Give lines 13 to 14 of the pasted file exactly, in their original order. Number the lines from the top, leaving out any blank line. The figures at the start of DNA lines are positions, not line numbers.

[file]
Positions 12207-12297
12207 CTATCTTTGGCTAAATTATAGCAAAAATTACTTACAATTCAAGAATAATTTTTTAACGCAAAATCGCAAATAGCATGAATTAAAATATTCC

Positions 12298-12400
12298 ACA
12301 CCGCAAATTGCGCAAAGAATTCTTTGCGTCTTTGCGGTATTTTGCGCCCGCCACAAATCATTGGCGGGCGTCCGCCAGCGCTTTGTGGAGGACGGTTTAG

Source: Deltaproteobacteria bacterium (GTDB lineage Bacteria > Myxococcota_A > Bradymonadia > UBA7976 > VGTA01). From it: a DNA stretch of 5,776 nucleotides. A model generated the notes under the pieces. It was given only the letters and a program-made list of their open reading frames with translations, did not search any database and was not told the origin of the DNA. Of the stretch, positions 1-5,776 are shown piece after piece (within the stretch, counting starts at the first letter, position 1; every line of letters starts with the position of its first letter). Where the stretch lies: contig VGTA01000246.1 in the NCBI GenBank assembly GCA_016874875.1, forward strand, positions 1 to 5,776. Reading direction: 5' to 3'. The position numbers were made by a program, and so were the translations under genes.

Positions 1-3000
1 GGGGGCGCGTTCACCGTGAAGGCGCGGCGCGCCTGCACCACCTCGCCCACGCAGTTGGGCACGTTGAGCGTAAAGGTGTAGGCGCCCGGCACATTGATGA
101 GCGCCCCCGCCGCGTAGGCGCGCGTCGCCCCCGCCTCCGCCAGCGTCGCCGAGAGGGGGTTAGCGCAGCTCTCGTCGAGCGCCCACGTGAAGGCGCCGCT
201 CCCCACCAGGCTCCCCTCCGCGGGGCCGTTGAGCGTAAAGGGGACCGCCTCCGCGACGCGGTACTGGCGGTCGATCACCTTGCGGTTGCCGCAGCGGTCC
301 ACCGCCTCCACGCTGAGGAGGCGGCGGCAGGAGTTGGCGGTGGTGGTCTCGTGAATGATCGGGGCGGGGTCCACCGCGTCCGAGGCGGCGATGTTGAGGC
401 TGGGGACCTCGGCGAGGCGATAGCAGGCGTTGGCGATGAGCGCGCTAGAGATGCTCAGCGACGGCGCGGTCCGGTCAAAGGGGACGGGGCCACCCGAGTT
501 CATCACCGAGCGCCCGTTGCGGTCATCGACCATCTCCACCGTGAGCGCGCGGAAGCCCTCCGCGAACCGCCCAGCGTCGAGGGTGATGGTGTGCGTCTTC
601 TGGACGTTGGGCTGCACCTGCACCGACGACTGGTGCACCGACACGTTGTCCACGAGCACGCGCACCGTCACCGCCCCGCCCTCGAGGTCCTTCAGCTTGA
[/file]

501 CATCACCGAGCGCCCGTTGCGGTCATCGACCATCTCCACCGTGAGCGCGCGGAAGCCCTCCGCGAACCGCCCAGCGTCGAGGGTGATGGTGTGCGTCTTC
601 TGGACGTTGGGCTGCACCTGCACCGACGACTGGTGCACCGACACGTTGTCCACGAGCACGCGCACCGTCACCGCCCCGCCCTCGAGGTCCTTCAGCTTGA